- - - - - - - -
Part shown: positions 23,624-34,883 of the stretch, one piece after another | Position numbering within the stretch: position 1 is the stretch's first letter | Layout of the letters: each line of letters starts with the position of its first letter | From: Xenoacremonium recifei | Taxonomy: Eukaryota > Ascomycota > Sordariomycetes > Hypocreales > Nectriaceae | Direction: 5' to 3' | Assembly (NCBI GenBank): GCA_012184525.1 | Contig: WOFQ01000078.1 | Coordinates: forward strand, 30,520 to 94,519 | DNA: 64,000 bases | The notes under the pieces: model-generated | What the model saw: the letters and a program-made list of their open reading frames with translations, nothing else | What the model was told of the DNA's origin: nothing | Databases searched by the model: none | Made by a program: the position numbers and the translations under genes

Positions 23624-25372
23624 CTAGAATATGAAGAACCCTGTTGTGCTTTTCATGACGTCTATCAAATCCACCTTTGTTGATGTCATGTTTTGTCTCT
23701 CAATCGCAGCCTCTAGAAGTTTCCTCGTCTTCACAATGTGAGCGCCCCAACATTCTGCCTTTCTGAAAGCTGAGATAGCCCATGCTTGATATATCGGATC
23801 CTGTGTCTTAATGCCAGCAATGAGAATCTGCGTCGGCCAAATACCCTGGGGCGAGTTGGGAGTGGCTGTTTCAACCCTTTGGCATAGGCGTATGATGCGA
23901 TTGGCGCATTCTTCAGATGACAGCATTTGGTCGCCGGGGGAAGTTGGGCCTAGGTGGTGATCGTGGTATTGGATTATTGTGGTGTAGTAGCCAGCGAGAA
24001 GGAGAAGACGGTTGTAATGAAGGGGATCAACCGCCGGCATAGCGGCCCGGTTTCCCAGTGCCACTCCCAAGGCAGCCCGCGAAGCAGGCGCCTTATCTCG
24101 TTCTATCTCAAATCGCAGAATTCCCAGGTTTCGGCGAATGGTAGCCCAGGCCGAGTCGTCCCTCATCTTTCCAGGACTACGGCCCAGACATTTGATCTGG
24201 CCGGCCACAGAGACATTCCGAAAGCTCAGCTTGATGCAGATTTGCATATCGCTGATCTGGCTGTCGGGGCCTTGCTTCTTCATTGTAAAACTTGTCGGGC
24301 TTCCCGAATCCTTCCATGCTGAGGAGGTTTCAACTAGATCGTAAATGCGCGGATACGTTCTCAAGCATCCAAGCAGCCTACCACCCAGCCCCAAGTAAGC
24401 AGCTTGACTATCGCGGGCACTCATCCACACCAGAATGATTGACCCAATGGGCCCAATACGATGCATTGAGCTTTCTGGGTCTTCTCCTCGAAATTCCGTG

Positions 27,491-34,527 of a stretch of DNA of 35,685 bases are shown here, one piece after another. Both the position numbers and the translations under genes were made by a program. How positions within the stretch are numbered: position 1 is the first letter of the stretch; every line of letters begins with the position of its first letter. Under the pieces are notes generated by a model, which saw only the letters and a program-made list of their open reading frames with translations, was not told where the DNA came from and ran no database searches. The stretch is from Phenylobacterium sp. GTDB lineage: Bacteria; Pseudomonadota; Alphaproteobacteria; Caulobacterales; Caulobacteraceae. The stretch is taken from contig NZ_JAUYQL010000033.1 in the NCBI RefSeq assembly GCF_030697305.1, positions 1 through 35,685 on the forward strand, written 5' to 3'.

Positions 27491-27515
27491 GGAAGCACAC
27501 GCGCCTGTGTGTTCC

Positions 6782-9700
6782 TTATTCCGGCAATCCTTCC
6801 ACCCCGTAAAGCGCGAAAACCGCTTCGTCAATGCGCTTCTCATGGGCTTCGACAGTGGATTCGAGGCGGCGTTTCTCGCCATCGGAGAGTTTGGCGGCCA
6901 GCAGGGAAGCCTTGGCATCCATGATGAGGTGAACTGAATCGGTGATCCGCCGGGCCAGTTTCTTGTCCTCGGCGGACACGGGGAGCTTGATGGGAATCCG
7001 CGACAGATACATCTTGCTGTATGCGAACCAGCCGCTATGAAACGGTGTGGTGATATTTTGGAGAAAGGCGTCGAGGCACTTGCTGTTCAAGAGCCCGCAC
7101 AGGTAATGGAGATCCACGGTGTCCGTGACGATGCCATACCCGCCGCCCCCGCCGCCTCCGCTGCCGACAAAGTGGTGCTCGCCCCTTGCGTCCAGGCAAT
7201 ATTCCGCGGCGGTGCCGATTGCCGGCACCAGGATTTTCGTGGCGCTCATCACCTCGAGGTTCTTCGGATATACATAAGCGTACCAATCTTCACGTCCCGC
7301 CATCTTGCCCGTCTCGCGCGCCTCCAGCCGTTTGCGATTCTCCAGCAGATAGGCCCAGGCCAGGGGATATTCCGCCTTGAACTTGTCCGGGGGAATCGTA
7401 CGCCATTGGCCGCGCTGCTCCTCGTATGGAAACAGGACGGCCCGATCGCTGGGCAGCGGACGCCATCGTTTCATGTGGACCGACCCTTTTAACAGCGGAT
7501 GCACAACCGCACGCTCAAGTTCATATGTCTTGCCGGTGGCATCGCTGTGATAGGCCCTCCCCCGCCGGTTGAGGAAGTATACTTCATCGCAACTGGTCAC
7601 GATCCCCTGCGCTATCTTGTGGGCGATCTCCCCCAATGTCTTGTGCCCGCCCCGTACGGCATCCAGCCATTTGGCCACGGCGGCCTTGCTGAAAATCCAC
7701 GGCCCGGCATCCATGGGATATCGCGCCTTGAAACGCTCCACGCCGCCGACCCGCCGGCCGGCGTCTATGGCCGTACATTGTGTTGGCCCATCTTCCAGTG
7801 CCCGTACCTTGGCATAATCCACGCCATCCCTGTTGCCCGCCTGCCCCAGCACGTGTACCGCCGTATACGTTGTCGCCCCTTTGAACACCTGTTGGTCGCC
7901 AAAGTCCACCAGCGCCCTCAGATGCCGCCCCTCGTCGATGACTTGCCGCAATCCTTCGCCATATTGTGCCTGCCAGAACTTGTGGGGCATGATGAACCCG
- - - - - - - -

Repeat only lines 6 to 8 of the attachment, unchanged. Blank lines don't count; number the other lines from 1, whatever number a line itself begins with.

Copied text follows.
23901 TTGGCGCATTCTTCAGATGACAGCATTTGGTCGCCGGGGGAAGTTGGGCCTAGGTGGTGATCGTGGTATTGGATTATTGTGGTGTAGTAGCCAGCGAGAA
24001 GGAGAAGACGGTTGTAATGAAGGGGATCAACCGCCGGCATAGCGGCCCGGTTTCCCAGTGCCACTCCCAAGGCAGCCCGCGAAGCAGGCGCCTTATCTCG
24101 TTCTATCTCAAATCGCAGAATTCCCAGGTTTCGGCGAATGGTAGCCCAGGCCGAGTCGTCCCTCATCTTTCCAGGACTACGGCCCAGACATTTGATCTGG